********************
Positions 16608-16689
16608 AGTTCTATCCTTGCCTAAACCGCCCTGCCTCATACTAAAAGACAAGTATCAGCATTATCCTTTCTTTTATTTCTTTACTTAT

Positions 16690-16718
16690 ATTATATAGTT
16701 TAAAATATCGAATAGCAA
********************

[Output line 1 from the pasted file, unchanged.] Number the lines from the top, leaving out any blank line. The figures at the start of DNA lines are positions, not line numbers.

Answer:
Positions 16608-16689